200712800 - Protect & Restore Little Salmon Watershed
Sponsor: Nez Perce Tribe DFRM Watershed Division
Budgets: FY07: $327,000 | FY08: $318,600 | FY09: $365,600
Short description: This project entails conducting road/stream crossing surveys and analysis, implementing fish barrier remediation, and riparian protection/restoration in the Little Salmon watershed. Interagency coordination and watershed planning will also be targeted.
Final Council recommendation (Nov 2006)
Funding category: Expense
Recommended budgets: FY07: $0 | FY08: $0 | FY09: $0
ISRP final recommendation: Response requested
(Although this proposal did not participate in the fix-it loop, for full comments on "restore and protect" type projects, please see heading “General comments concerning Nez Perce Tribe proposals to protect and restore various watersheds” at the beginning of the ISRP comments on project # 199607702, Protect & Restore Lolo Creek Watershed. The comments below are from the ISRP’s June 2006 preliminary review of this proposal.) This purpose of this project is to protect and restore riparian and aquatic habitats within the Little Salmon River watershed. This objective should flow directly from the subbasin plan and an adequate watershed assessment and prescription. It does not do so. There is a shopping list of habitat projects with no clear priority or connection to plans or limiting factors. The latter are not defined in terms of productivity or fish survival, but as physical elements: 1.) lack of adequate, shade-providing, bank-stabilizing riparian vegetation, 2.) decreased recruitment of large woody debris (LWD), and 3.) floodplain and channel encroachment from roads and development. Some clear examples of problem areas are provided, with photos, but reviewers cannot judge how these might play out in an overall assessment of the watershed. The response needs to include a demonstration of how needs flow from the issues identified in the subbasin planning exercise, with clear indication of connections. The technical aspects of this proposal target the recovery of riverine-riparian zones, water quality, and instream habitat. We expect the projects proposed herein to: reduce sediment delivery, improve riparian function, decrease water temperature, improve flood storage, increase habitat complexity and improve wildlife and aesthetic attributes with the completion of riparian planting, bank stabilization and cattle exclusion measures. The benefits described above directly contribute to increased survival during the egg-to-smolt life stage. This is accomplished by decreased sedimentation in spawning gravels, decreased water temperature during critical spawning and incubation periods and improved connectivity. Additionally, the NPT DFRM Watershed Division strives to disseminate information to the public and provide a sense of watershed and cultural awareness for the local students and community. This would be more effective if results on the effectiveness of the habitat work were available. The presentation is not tightly focused on limiting factors, physical attributes of the habitat that limit survival at critical life stages. The Little Salmon lies within a very constrained and flashy canyon. It may be best to focus habitat work on the lower river section and its tributaries (Squaw Creek and Rapid River) rather than work in the mid and upper basin at this time. Specifically, the sponsors should concentrate work in the bottom third of the subbasin, while focusing the work on steelhead habitat in tributary systems, thus dealing with culvert and road blockages and land use impacts from grazing, forestry, and agricultural practices. Work in the upper basin should be delayed, particularly above impassable falls, until after the pending decision on funding for the passage improvements. Barrier removals were noted in the subbasin plan. What of the other tasks? Several planning exercises and agency relationships are presented. It is time to roll these into an overall plan of habitat for the subbasin - an integrated component of a set of studies. This proposal does not do this effectively, but does indicate linkages. The objectives are presented as tasks, and listed. The response needs to include a clear statement on objectives, as defined in the proposal guidelines. Objectives, tasks, and work elements are confused and fail to follow proposal guidelines. Work elements are described as management tasks (coordination, outreach) but also surveys and reporting, providing documentation (compliance) and designing. Real tasks are listed last: fish passage, culvert replacement, fencing, off-site watering, re-vegetate, then data collection and more reporting. Physical works appear to comply with BMP. There is no experimental design. Currently, the monitoring and evaluation planned for this project will involve project-specific effectiveness monitoring. Data will be used to determine level of project success and resource response. Parameters to be monitored under project specific plans will vary depending on the nature of the project. They may include: temperature, bank stability, riparian vegetation response, fish presence/absence, and biological productivity variables. Results will be used to determine changes needed in out-year planning, effectiveness determinations, and restoration approaches undertaken in the future. The evaluation seems superficial. Culverts will be monitored for implementation effectiveness. Some coordination with regional M&E is required, and may require the advice of a statistician; the personnel on this project appear adept at habitat work but not experimental design and evaluation. The response should provide convincing evidence that a sound experimental design and a rigorous M&E program are available for this project.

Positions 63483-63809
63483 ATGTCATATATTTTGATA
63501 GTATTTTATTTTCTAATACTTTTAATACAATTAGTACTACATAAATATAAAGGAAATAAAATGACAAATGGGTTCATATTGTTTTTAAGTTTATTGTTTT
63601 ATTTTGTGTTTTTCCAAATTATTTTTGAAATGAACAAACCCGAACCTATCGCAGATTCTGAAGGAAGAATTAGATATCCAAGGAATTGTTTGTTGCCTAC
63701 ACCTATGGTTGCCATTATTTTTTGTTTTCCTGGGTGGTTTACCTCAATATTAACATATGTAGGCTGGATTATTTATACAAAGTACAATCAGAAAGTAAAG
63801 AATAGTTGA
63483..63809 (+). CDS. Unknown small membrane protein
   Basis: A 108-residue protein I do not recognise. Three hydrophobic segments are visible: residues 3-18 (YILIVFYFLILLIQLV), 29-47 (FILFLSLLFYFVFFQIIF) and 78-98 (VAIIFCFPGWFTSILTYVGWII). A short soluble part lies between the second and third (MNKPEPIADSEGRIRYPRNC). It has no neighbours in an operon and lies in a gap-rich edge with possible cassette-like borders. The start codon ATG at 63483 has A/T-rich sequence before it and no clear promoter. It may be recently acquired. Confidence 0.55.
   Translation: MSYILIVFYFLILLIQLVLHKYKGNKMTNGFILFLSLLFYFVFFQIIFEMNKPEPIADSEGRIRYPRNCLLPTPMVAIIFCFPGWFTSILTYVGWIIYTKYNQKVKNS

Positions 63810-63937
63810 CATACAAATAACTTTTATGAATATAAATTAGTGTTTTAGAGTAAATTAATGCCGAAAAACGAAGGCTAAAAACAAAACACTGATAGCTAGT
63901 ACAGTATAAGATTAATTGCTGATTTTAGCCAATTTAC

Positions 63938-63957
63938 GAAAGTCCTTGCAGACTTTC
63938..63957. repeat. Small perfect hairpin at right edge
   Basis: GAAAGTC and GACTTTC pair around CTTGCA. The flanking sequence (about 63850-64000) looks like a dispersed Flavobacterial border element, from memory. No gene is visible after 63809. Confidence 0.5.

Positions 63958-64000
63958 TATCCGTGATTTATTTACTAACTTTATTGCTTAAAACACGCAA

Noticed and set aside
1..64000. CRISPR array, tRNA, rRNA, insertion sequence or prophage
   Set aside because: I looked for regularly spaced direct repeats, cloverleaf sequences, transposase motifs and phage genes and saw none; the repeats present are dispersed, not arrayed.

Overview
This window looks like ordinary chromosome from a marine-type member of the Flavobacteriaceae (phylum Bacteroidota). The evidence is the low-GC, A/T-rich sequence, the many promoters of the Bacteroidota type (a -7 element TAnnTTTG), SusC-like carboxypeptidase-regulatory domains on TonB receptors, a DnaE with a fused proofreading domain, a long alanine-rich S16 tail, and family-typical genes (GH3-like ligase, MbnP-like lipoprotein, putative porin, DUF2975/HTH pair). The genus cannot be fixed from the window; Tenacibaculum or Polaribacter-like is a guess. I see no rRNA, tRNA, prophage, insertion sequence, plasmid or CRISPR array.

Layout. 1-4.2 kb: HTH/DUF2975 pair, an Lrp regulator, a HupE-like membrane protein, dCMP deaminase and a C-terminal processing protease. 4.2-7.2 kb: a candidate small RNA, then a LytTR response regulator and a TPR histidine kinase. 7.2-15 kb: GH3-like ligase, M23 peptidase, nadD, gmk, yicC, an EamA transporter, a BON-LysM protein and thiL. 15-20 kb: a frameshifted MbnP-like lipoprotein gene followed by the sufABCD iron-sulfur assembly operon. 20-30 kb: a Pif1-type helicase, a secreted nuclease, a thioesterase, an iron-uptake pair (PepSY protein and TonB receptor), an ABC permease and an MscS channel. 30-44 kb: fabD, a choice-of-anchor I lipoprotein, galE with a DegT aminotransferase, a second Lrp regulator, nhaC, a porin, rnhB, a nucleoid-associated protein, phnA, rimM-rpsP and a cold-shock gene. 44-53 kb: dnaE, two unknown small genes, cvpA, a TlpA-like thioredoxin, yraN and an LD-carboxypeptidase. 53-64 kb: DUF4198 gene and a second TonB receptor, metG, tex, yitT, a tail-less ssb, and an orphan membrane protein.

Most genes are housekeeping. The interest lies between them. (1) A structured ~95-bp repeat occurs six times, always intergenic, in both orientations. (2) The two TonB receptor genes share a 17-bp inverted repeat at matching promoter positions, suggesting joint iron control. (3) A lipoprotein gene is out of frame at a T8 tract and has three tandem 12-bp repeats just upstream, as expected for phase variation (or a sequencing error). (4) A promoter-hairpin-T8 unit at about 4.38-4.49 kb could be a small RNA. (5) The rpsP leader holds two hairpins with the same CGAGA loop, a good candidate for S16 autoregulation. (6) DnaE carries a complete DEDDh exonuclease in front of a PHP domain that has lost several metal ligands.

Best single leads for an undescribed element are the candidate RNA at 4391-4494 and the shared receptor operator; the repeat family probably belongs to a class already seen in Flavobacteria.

State/province recommendation: Not fundable
Review group: Snake
Recommended budgets: FY07: $0 | FY08: $0 | FY09: $0
Comment: Project not prioritized